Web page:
My last post declaring that women were not suited to military combat because it is contrary to their nature provoked a surprising number of responses questioning the distinctions between men and women made manifest in the natural law. Many of the responses were based on anecdotes, a method of argumentation that has its merits but also has its limits. That being acknowledged, permit me to indulge in the telling of an anecdote of my own, and one that is not related to combat.
Our fourth son, Nathanael, who is nine, sings in his parochial school choir. Last Saturday his choir was invited to serve as the lab-rat choir for a workshop for choir directors in the diocese run by an energetic fellow from Indiana named Jeff. Lab-rat, by the way, is my phrase. I’m sure there is an actual term. I just don’t know it.
I think Nathanael’s choir sings pretty well, but I believe the kids were chosen for their docility. The workshop was called something like “Beautiful Sounds from Average Children.” Other parents my have looked sideways at that title, but it made me smile. Jeff had traveled from Indiana to share a few techniques with other elementary- and middle-school choir directors. I was told once by a musician that it is only a very small percentage of the population that cannot be taught to sing. Jeff had me convinced. I caught the last thirty minutes, and I was impressed.
But I was not impressed with Nathanael’s participation.
He was distracted. He did not pay attention. He was not looking at the lyrics. He was not following the choir director. He was slouching in his chair. My dear wife, Jackie, noticed his vacant behavior, too.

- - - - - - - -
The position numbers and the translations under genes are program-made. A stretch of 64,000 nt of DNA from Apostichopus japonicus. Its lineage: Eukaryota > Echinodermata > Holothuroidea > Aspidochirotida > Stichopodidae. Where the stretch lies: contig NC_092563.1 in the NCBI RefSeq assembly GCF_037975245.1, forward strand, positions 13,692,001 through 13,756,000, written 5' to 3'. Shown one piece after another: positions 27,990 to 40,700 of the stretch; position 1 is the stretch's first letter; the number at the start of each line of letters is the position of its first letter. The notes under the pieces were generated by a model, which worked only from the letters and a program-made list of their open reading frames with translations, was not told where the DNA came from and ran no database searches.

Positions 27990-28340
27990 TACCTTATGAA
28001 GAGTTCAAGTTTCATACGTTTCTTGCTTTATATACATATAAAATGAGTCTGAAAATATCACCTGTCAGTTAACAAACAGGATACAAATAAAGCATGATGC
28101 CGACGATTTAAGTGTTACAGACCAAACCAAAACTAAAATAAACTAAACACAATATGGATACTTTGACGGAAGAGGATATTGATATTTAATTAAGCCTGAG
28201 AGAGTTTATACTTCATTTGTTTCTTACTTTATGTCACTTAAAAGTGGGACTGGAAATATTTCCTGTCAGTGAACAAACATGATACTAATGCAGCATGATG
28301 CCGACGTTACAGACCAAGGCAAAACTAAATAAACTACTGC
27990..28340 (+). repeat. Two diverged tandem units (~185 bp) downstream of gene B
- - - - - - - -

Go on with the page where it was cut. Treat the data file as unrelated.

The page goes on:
I said to her, “What he’s doing in choir if he’s not going to participate?”
She answered, “He’s not well.”
Now look, I’ve been a dad for two decades. (Two decades exactly this month.) And I’m a thoroughly modern dad. Well, that’s not true, but I have logged many hours in the domestic sick bay. The fact is, I learned long ago that when it comes to diagnosing our boys, Jackie has it all over me. It probably took me more years to accept this truth than it should have, but after a few occasions when I dismissed a red throat and a low fever, and Jackie said, “It’s strep,” and the cultures came back positive, I learned to step aside.
So, on Saturday, when Jackie told me that Nathanael’s restless behavior at his choir workshop was because he was sick, I said, “He’s just being flaky; he really wishes he were sledding with his buds.” But then I caught myself. “Of course, when the boys are sick, you can tell.”
Well, it’s true. Jackie can diagnose a sick boy from across an auditorium, and when we got home and stuck the thermometer under Nathanael’s tongue, it registered 102.5.
All this is by way of saying that where Dad saw a boy looking to avoid some extra effort, Mom saw a kid under the weather. Why? It’s not complicated. Sensing when her sons are ill is in Jackie’s nature. It’s not in mine, not much, anyway. My nature, considerably reinforced by my time as a Marine Corps artillery officer, is to push my boys when they appear to slack off. I thank God for a wife who knows when to step in and say her boy is genuinely not well, and I think I can say with some confidence (but to be sure, you’ll have to ask her) that Jackie thanks God for a husband who is ever looking to demand more of his sons.
The jury is still out on our boys, and Jackie and I may well have gone to our reward before that verdict is returned, but both of us understand that we have unique roles to play in bringing our sons back to the God who gave them to us, and we have found that trusting the other’s natural gifts has served us well thus far.
Oh. One thing more: After we got home, gave Nathanael some ginger ale, and tucked him in front of an episode of Sponge Bob, our 16-year-old, John Paul, and I busted out the power tools and installed in our kitchen the new range hood that Jackie picked out.